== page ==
TOKYO — The fast aging of Japanese society is evident as soon as one lands at Tokyo's Narita airport and sees who is doing the cleaning. Young people tend to take such menial jobs in other countries, but here they are often held by workers obviously in the second half-century of their lives.
Having the world's highest percentage of older people is creating unique challenges for Japan, but a report released last week by the U.N. Population Fund warns that they will not be unique for long. Japan is the only country with 30 percent of its population over 60, but by 2050 more than 60 other countries, from China to Canada to Albania, will be in the same boat.
The report urges governments to summon the political will to protect the elderly and ensure they can age with good health and dignity. Discrimination toward and poverty among the aged are still far too prevalent in many countries, it says, even in the relatively wealthy industrialized nations.
The problem is worse for women, whose access to jobs and health care is often limited throughout their lives, along with their rights to own and inherit property.
"More must be done to expose, investigate and prevent discrimination, abuse and violence against older persons, especially women who are more vulnerable," the report says, calling on countries to "ensure that aging is a time of opportunity for all."
"We need bold political leadership," said Babatunde Osotimehin, executive director of the Population Fund. "Aging is manageable, but first it must be managed."
In some countries, such as Latvia and Cyprus, about half of those over 60 are living in poverty. And even in highly industrialized countries such as Japan the elderly struggle to get some services.
Hisako Tsukida, a 77-year-old retired elementary school teacher in Japan's ancient capital of Kyoto, is living what sounds like a dream retirement life, taking tai chi and flower arrangement lessons and visiting a fitness center for spa treatments and muscle training.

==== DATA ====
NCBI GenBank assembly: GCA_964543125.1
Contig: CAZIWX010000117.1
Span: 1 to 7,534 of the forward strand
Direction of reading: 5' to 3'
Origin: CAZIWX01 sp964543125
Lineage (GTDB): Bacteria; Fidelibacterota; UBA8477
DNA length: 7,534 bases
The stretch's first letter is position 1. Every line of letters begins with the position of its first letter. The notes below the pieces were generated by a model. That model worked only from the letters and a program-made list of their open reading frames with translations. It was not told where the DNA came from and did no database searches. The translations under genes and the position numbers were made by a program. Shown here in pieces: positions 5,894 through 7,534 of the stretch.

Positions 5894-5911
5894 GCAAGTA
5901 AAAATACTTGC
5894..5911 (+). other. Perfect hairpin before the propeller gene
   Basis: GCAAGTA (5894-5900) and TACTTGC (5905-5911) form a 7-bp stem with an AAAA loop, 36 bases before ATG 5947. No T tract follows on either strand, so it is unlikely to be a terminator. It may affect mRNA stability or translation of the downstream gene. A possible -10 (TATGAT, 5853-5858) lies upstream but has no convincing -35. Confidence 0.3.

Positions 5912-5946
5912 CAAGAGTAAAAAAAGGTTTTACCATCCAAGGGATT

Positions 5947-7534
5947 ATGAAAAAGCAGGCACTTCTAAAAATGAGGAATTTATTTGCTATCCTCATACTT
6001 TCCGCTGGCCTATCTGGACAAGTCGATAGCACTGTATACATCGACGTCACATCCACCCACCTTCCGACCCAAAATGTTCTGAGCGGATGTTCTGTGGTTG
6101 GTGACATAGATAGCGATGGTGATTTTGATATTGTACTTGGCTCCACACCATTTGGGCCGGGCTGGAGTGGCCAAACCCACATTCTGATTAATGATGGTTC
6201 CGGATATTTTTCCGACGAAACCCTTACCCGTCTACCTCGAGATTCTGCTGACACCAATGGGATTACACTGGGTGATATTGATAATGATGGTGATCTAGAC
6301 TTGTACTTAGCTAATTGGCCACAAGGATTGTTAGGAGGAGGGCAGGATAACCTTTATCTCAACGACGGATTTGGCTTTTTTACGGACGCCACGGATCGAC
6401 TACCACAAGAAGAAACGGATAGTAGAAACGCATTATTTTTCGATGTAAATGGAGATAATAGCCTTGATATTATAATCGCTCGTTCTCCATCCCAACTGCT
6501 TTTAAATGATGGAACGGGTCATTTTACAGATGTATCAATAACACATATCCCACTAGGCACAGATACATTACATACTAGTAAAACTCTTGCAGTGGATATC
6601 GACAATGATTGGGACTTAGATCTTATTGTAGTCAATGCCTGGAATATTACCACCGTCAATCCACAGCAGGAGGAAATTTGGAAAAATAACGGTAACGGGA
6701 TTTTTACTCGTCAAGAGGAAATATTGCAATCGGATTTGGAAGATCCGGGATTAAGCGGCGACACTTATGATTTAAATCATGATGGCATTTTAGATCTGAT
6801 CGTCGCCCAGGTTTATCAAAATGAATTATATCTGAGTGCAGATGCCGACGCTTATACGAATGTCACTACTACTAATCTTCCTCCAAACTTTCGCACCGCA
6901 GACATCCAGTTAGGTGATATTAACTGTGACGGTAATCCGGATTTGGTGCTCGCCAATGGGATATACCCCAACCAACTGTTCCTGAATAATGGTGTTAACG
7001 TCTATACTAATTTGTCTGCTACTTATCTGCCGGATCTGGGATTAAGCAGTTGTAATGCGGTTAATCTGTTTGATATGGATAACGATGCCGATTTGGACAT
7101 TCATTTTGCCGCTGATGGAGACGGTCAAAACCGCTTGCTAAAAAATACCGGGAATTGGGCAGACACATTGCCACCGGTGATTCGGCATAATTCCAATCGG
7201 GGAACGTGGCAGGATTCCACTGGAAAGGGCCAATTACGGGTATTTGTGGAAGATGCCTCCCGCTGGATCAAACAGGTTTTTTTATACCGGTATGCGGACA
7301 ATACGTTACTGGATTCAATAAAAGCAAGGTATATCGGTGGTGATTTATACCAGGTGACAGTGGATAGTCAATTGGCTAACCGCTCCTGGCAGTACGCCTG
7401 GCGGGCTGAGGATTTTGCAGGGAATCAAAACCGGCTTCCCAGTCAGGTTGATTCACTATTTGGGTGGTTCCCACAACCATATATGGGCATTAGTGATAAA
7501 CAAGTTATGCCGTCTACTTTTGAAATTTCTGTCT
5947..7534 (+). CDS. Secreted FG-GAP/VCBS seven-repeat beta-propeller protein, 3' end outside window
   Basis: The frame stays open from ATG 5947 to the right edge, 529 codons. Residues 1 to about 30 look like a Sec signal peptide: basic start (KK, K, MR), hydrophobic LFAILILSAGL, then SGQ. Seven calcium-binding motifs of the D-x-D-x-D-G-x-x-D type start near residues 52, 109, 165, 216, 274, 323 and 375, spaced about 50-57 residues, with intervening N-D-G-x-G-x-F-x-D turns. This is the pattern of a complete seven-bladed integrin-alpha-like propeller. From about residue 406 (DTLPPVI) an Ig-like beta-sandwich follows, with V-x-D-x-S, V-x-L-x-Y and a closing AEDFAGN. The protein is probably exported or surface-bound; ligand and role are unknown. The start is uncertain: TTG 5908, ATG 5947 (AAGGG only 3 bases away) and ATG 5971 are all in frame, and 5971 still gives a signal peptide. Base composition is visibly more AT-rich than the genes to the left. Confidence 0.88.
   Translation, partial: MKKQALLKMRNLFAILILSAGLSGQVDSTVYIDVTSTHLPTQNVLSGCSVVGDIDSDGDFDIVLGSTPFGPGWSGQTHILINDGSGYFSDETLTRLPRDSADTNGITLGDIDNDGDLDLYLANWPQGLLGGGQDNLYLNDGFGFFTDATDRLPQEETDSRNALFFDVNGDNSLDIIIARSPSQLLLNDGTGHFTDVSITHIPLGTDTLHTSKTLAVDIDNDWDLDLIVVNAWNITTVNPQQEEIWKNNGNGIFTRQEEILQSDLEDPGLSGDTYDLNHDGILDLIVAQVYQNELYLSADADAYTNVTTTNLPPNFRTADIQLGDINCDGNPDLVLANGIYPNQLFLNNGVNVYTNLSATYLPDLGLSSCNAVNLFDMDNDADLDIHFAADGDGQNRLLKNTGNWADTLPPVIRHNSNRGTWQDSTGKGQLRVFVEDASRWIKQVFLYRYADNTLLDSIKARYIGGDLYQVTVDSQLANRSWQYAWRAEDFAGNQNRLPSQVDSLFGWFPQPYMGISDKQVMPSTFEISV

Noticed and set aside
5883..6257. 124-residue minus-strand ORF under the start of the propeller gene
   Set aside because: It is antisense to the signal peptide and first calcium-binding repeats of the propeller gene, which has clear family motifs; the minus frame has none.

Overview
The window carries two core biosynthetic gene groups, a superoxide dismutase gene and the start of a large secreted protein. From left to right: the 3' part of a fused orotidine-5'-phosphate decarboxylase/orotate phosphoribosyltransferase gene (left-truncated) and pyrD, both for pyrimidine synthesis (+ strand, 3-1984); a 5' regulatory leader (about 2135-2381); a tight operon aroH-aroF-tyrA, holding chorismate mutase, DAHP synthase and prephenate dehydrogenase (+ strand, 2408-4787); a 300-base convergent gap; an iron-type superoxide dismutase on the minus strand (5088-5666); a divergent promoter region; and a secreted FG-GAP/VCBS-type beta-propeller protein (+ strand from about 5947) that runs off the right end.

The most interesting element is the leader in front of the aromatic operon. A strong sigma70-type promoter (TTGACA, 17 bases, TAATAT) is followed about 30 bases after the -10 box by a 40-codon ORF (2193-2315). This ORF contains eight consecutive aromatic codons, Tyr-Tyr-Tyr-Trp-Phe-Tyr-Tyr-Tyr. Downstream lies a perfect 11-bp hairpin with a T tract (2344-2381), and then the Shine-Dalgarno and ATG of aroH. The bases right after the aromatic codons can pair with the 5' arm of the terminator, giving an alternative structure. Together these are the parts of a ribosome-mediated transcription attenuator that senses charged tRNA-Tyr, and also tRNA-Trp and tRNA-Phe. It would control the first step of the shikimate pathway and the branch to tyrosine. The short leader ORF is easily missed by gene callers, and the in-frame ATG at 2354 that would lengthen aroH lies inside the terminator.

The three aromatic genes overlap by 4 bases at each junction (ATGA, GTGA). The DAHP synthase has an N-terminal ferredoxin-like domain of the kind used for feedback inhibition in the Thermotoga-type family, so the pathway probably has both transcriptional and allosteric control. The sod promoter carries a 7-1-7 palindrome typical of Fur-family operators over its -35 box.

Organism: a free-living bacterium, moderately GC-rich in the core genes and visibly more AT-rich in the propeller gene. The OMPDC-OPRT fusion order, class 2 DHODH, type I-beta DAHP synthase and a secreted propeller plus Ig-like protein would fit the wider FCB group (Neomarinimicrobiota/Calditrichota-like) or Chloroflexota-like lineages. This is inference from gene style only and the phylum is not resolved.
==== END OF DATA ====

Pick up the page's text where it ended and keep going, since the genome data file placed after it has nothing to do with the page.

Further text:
But her current leisure followed many years of caring for her ailing husband and then for her mother. Japan's elderly often take on enormous burdens in caring for older relatives at home.
Tsukida spent years trying to find a nursing home for her mother, now 100, and finally succeeded about six months ago after a rare vacancy opened up. But now she wonders about the time when she'll have to go through the same struggle for herself.
"I wonder if I could do this again when I'm even older and need to find myself a place to go," she said.
The U.N. report said that policy discussions of all kinds must include a consideration of problems facing the aging if mankind is to reap a "longevity benefit" from people's longer life expectancies.
Governments should build safety nets to ensure older people have income security and access to essential health and social services, it said. The report cited data from the International Labor Organization showing that only about a fifth of all workers get comprehensive social insurance.
Aging is no longer solely an issue for rich countries. About two-thirds of people over 60 years old live in developing countries such as China, and by 2050 that figure is expected to rise to about 80 percent.
One in nine people — 810 million — are 60 or older, a figure projected to rise to one in five — or more than 2 billion — by 2050.
Even Japan, the world's third-largest economy, offers only meager social benefits, though government-subsidized services provide affordable household help and daycare in some areas.
Neighbors and religious groups often help older people, and public facilities have been vastly improved from a few decades ago, with elevators and other handicapped access now the norm.
The discovery earlier this year, though, that an aged couple and their son apparently had starved to death in their home in a Tokyo suburb highlighted Japan's own growing problems with poverty and unemployment.
Growing numbers of people suffering from dementia pose another challenge. About 35.6 million people around the world were afflicted with the disease in 2010, a number growing about 7.7 million a year and costing about $604 billion worldwide.
Provisions must be made for the infirm to ensure their basic human rights, the U.N. report says.
In many countries, including the United States, India, Brazil and Mexico, statistics show the elderly often pay more into pension systems over their lifetimes than they receive in return. Meanwhile, as retirement ages are raised and benefits cut due to ballooning deficits, the elderly are paying proportionately more in taxes.
The report blamed a bias toward youth in mass media, which stereotype aging as a time of decline, for lowering expectations about life for older people. It noted that older people often live highly productive, enjoyable lives if they have good health and reasonable levels of income.
The report's authors also argued against a prevalent belief that older workers should make way for younger job seekers, saying that way of thinking is based on the mistaken idea that there is a finite number of jobs and that workers are perfectly interchangeable.
"More jobs for older people do not mean fewer jobs for younger people," it says.